Before making adjustments for taxes and Inflation, here is how the U.S. markets have performed:

  • Over the past 5 years, the Dow Jones Average has gained nothing.
  • Over the past 10 years, the Dow has risen an average of 5.5% per year.
  • Over the past 20 years, the return was 6.1% per year.
  • Over the past 30 years, it’s been 9%.
  • Over the past 40 years, the Dow gained an average of 6.65% per year.

After taking into account the damage caused by inflation and paying taxes on gains, those returns are hardly exciting. My experiences in the past 35 years have taught me to buy only when the market is very weak, not before, and to sell only when the market is strong, and to invest in assets that will be in demand over the very long term.

The prices of securities fluctuate, some more so than others. The price of a stock is not what a company is worth. If it were, its price would move in tandem with the degree to which a company creates wealth. In the short run, prices do not reflect company value, rather they reflect the current mindset and the emotions of investors. The actual value of a giant 100-year-old company with a clean balance sheet that sells its products world-wide actually changes very little over a year or two, but its stock price may fall or rise by 40% or more in just a few years. Such price movements are irrational.

Big price movements are upsetting when they go against us. We must remember to sell after prices have risen dramatically and buy after they’ve fallen significantly, not the other way around.

A friend told me, “Some things don’t seem to matter much, right now, like our debt. But,” he continued, “When those things do matter, nothing else will seem to matter.” Joe Wilkinson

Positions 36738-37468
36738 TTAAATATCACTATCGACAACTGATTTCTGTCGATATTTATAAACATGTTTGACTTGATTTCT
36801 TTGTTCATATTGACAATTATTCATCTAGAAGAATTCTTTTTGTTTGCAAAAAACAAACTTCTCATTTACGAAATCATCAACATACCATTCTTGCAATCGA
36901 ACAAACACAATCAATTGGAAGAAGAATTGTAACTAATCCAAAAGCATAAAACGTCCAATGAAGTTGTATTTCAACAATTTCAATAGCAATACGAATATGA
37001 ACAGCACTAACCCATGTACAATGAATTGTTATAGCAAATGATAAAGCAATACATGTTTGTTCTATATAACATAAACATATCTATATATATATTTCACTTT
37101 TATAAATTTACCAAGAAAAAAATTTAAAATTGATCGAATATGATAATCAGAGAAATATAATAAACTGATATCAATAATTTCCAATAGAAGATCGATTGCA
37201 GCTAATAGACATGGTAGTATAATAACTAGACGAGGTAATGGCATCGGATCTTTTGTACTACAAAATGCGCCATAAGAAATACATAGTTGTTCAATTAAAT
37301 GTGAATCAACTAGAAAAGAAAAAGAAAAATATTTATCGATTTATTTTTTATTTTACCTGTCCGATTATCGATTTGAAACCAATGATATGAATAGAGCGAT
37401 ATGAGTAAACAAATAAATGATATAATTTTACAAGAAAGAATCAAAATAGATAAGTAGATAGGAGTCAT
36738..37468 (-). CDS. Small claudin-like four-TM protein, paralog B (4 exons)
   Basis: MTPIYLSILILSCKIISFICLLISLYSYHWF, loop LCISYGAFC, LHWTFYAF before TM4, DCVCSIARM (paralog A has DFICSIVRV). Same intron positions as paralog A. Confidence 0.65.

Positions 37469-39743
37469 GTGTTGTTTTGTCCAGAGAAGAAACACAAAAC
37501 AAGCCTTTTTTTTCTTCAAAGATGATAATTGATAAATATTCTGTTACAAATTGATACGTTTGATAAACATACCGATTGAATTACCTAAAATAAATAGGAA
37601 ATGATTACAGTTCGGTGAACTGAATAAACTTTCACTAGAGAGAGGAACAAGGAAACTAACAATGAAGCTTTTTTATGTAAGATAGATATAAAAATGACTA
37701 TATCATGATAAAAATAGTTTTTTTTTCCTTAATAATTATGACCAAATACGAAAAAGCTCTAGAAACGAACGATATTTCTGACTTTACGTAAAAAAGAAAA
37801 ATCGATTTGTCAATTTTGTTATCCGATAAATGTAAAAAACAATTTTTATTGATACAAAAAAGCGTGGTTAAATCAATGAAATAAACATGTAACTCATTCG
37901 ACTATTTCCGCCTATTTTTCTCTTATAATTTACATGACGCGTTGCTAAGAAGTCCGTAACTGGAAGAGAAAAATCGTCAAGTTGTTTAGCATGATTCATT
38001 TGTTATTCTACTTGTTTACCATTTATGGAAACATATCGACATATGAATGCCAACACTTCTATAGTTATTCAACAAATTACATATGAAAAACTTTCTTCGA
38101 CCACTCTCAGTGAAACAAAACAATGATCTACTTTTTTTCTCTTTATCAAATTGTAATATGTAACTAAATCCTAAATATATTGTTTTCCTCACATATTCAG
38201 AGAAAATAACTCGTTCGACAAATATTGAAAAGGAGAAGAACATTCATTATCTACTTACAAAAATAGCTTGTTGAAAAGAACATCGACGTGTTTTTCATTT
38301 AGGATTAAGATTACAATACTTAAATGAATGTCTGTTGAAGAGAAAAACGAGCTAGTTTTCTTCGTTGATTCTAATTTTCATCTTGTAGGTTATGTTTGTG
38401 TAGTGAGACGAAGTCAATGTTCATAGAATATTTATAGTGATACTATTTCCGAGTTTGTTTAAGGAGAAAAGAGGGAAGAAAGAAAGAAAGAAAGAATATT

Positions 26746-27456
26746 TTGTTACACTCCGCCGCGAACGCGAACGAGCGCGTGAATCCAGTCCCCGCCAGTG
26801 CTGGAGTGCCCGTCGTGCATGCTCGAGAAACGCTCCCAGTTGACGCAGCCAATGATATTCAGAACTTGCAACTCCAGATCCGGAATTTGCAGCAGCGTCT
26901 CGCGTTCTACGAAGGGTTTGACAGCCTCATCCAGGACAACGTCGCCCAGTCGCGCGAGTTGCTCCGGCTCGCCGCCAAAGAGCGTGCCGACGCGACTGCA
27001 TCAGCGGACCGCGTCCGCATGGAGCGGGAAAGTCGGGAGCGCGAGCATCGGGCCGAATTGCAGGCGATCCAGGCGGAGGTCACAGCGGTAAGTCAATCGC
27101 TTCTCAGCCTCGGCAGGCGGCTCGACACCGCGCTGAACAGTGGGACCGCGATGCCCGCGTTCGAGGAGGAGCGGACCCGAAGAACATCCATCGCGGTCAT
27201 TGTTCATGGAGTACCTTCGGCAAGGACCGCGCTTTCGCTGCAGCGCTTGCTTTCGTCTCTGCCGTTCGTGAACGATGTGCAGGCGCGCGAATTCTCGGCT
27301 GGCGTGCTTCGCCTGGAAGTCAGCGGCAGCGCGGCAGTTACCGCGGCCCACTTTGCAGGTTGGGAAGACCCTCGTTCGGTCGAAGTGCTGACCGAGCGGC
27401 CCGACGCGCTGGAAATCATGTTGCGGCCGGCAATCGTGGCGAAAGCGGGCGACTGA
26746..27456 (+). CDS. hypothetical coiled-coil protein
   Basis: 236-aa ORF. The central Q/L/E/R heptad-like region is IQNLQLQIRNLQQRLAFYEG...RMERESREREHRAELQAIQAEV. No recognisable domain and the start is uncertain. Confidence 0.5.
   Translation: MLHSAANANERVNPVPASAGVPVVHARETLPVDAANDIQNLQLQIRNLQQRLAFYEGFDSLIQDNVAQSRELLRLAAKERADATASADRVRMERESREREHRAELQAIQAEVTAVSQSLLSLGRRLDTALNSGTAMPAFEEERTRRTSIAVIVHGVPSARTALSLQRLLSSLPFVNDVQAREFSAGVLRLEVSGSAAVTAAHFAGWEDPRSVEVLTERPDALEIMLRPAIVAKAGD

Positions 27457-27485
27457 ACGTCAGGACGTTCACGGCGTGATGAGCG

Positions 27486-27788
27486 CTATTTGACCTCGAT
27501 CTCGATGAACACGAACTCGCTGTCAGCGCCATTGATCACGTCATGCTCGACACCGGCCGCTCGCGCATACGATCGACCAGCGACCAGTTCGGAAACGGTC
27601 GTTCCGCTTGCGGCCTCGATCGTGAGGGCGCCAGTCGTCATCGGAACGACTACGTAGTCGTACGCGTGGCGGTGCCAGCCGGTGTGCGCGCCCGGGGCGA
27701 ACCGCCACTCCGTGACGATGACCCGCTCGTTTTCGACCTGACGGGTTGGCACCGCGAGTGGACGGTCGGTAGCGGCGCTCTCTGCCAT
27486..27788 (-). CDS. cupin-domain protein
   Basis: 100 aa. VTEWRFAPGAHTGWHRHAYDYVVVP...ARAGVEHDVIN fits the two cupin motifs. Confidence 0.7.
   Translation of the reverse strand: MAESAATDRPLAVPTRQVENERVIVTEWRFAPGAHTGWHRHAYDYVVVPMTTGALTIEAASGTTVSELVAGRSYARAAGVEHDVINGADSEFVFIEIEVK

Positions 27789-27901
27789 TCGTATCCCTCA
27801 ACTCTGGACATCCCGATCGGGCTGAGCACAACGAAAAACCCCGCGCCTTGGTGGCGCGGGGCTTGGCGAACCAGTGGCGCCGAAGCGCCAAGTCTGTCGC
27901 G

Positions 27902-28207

The Arithmetic

We can estimate the amount of debt we can actually pay-off using basic arithmetic.

  • Our nation’s debt is $16.4 trillion. Think of a nation’s debt as a mortgage on America. To pay off $16.4 trillion over 50 years at 2.5%, we’ll need to make annual payments of about $640 billion.
  • When a government sells bonds, it is just like a mortgage. If it is not a “mortgage,” what is it?
  • Income taxes collected by the government after the new tax-hikes will be about $1.3 trillion.
  • If we don’t cut spending, we must raise income taxes by 50% to pay off the debt in 50 years.
  • Congress told us last week that if we raise taxes by even 10%, the economy would collapse.
  • We need $1.2 trillion to close the deficit, but they increased taxes by only $60 billion. They say that when they raise taxes, spending declines, and we “need” Americans to spend more.
  • The total amount of taxes that Democrats fought so hard for and that Republicans fought to “protect” is only about 6% of the deficit. Both parties acted as if life on earth depended on their vote. Why?
  • When will they/we pay-off this debt? (If we never have to repay the debt, why not borrow more, much more?)
  • When borrowing for a home, bankers tell us to keep our mortgage payments (principal and interest) around 30% to 35% of our incomes.
  • What LAWS apply to a government when it fails to repay its debt?
  • When lenders demand that we repay our debt, how will the conflict be resolved?
  • How much can a nation spend on interest payments, as a percentage of its total tax revenues?
  • If Americans do not want any of their taxes to be ear-marked to pay off our debt, then we will demand that our children to pay-off the money that we spent, out of their incomes. Is that “nice”?
  • Have you ever heard any politicians mention how we, or our kids, could possibly pay off the debt?
  • In the last decade, our debt rose from $6.23 trillion to $16.4 trillion. That is a 263% increase. Could it double again? And again? Then what?

Now What?

  • Why didn’t politicians correct this problem 10 years ago? 5 years ago? Or last year?
  • Could it be that they cannot correct this problem? If so, what does that mean for U.S. stocks?
  • If politicians cannot fix or correct this problem, what will happen to our economy, to our nation?
  • Americans can’t conceive of our government failing to pay bills, of going into default on its debt.
  • Yet, the only way the government currently “pays” its bills is by borrowing more.
  • I’ve never seen a government or independent economic forecast that shows how the United States can or will pay-off its debt. I am not sure what this means. I do not ignore this fact.